• Florida and Texas, which have recently garnered the most headlines about drawing tech businesses away from Silicon Valley, have no paid parental leave requirement, unlike California's eight weeks at 60–70% of pay.
  • States like New York, Massachusetts, and Washington, which have long had significant local tech hubs, rank within the top nine spots of the Oxfam report. However, states with younger tech industries like Colorado and Utah come in at No. 12 and No. 23, respectively.
3. Hate speech soars for young social media users
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Young people are encountering far more hate speech on social media than they did just two years ago, according to new survey data out Wednesday from Common Sense Media, Axios' Kim Hart reports.

Why it matters: Cooped-up teens and young adults are spending more time than ever on social media to cope with loneliness during the pandemic, the survey shows, but they are also met with a new wave of vitriol, including body shaming and racist, sexist and homophobic content.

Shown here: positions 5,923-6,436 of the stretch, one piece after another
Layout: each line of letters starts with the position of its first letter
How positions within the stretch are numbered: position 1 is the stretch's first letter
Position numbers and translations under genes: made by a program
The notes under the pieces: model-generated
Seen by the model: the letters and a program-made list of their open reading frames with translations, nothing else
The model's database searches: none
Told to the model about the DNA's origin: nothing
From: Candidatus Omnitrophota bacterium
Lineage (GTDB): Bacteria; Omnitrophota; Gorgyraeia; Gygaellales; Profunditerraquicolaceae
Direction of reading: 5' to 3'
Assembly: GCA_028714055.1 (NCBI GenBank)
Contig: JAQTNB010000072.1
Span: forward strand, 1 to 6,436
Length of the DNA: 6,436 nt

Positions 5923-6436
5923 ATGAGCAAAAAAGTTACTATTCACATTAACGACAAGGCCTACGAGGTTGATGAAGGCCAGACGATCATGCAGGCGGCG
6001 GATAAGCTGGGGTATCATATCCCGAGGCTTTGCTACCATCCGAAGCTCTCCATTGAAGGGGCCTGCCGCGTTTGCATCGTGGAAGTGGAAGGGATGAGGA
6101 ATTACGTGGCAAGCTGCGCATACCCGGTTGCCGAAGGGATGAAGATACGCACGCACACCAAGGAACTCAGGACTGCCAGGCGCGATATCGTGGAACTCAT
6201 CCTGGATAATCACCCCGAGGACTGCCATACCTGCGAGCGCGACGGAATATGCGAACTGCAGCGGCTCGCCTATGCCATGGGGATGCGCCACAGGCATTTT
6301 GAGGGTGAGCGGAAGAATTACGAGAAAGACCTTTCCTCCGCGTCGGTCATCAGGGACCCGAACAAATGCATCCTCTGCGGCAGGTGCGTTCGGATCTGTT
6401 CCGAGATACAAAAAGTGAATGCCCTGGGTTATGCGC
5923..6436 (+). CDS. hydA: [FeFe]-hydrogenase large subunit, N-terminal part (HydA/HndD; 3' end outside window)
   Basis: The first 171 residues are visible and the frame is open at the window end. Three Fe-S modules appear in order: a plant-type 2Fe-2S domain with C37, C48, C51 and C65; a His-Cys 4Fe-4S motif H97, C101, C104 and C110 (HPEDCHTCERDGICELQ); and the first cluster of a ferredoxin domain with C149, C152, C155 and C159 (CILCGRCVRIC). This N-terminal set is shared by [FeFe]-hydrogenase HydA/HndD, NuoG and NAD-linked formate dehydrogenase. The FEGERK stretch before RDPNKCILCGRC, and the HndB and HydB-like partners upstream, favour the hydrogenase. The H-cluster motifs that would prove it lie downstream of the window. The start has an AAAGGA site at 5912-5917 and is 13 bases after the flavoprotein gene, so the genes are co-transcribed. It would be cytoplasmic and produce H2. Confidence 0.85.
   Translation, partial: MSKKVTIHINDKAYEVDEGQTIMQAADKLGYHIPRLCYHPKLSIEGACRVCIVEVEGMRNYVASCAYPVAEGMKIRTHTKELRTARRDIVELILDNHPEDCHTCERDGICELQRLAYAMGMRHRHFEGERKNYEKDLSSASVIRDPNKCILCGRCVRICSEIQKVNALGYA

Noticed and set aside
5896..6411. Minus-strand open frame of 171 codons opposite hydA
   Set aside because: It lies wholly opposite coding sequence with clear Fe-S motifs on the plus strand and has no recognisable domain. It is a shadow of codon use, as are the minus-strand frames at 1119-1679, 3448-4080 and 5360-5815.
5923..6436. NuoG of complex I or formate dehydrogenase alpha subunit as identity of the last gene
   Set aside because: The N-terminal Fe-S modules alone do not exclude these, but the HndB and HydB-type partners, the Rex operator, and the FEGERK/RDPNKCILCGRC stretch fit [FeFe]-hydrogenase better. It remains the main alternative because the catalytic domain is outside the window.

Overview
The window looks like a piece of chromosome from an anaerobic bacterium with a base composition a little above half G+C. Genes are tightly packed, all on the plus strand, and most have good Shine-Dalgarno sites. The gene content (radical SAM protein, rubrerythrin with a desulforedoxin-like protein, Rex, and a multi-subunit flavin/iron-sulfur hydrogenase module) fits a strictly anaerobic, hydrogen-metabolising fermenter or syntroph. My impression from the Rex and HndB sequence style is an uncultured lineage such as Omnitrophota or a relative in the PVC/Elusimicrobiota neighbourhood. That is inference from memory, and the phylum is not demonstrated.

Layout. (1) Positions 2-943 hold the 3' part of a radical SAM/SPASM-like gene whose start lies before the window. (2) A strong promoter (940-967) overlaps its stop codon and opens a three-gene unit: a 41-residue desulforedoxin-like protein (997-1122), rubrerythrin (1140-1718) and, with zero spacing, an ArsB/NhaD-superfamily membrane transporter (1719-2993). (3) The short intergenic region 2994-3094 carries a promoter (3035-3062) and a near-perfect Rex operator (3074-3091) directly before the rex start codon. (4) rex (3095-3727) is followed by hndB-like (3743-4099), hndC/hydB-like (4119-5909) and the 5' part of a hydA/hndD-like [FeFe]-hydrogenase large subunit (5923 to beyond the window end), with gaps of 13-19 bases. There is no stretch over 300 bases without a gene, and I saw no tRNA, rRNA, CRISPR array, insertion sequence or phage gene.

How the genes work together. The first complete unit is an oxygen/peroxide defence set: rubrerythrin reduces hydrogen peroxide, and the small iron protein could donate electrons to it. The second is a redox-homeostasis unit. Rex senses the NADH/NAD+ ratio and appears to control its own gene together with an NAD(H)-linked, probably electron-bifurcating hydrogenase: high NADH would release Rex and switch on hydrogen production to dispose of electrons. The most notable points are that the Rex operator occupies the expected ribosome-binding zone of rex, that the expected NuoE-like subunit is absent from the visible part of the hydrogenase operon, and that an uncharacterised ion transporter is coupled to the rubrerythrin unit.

The big picture: Virtually all (95%) young people report using social media, with 25% of 14–22 year olds saying they are on social media "almost constantly" — that's an increase of 8% since 2018.

What they found: 23% of 14–17-year-olds say they "often" came across racist comments on social media in 2020 — nearly double the number in 2018 (12%).

  • "Sadly, but not surprisingly, the teens and young adults who are most likely to be affected by such content are also most likely to encounter it — or recognize and remember it," says the study, which was done in partnership with Hopelab and the California Health Care Foundation.